This pair recently fell through a rising trend line support and might be poised for a retest.
Will Fed head Powell take it there?
Before moving on, ICYMI, today’s Asia-London session watchlist looked at a simple consolidation setup on GBP/JPY. Be sure to check out if it’s still a valid play!
And now for the headlines that rocked the markets in the last trading sessions:
Fresh Market Headlines & Economic Data:
Australian building approvals slumped 12.9% vs. projected 1.4% dip
Australia’s current account surplus grew from 22.9B AUD to 23.9B AUD
Australian private sector credit rose 0.5% vs. 0.6% forecast
Chinese official manufacturing PMI up from 49.2 to 50.1
Chinese official non-manufacturing PMI dipped from 52.4 to 52.3
Asian markets rebound from virus-led selloff
Japanese factory output rose for the first time in four months
Upcoming Potential Catalysts on the Forex Economic Calendar:
Canadian monthly GDP at 1:30 pm GMT
Chicago PMI at 2:45 pm GMT
Fed head Powell’s speech at 3:00 pm GMT
U.S. CB consumer confidence index at 3:00 pm GMT
U.S. Treasury Secretary Yellen’s speech at 3:00 pm GMT
If you’re not familiar with the forex market’s main trading sessions, check out our Forex Market Hours tool.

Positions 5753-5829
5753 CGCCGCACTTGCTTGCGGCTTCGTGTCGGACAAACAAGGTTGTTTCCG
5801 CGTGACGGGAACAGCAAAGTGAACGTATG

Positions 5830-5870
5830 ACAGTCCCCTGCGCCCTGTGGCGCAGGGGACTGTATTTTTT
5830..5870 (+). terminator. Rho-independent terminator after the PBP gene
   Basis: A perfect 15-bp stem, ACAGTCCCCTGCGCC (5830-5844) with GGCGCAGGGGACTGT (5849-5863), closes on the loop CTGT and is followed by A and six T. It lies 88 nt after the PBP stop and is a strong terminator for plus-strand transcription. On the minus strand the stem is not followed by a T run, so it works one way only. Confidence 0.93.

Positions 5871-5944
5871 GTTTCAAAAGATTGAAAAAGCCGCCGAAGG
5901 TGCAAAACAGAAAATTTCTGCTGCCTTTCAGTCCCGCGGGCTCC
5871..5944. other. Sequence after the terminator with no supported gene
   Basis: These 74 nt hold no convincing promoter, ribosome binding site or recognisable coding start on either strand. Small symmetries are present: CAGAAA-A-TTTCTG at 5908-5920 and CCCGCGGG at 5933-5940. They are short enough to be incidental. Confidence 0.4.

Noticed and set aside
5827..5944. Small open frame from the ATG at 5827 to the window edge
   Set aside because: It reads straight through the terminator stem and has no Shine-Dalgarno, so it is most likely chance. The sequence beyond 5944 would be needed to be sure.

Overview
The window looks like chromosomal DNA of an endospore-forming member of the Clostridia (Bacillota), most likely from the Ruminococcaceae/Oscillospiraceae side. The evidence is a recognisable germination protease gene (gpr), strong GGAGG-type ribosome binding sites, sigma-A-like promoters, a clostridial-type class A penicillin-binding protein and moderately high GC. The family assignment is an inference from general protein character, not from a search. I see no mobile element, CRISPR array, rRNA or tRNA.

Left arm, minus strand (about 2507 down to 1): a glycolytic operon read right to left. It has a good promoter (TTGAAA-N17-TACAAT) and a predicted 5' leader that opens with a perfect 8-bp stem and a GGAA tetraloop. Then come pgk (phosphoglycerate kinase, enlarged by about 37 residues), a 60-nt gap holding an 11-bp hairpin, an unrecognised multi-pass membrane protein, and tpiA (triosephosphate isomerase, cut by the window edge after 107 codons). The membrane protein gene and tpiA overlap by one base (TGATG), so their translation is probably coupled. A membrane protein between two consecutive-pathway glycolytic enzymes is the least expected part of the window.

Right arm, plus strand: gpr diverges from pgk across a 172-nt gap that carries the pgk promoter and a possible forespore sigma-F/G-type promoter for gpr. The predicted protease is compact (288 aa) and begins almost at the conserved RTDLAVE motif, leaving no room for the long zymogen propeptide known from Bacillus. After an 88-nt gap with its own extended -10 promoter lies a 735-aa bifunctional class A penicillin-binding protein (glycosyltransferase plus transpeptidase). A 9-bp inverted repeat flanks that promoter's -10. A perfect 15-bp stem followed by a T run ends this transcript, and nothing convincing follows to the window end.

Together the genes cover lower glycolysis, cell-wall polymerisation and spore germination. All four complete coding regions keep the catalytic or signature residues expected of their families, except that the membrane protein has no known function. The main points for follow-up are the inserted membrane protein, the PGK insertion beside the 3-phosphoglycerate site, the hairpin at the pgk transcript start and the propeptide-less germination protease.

What to Watch: USD/JPY
Watch out for a retest, fellas!
USD/JPY seems to be pulling up to the broken trend line support around the 50% to 61.8% Fib levels.
Will dollar bears return at the area of interest?Technical indicators are pointing to a looming selloff, as a bearish moving average crossover is taking place.
These dynamic resistance levels also line up with the former trend line to add to its strength as a ceiling.
In addition, Stochastic is already heading south after reaching the overbought zone, suggesting that selling pressure is picking up.
If that’s the case, USD/JPY could slump back to the swing low at the 113.00 major psychological mark or lower.
If you’re trading this one, don’t forget to keep tabs on speeches by Fed head Powell and U.S. Treasury Secretary Yellen later today. After all, these top officials would likely have some remarks on the newly-detected Omicron variant and how it might impact monetary and fiscal policy.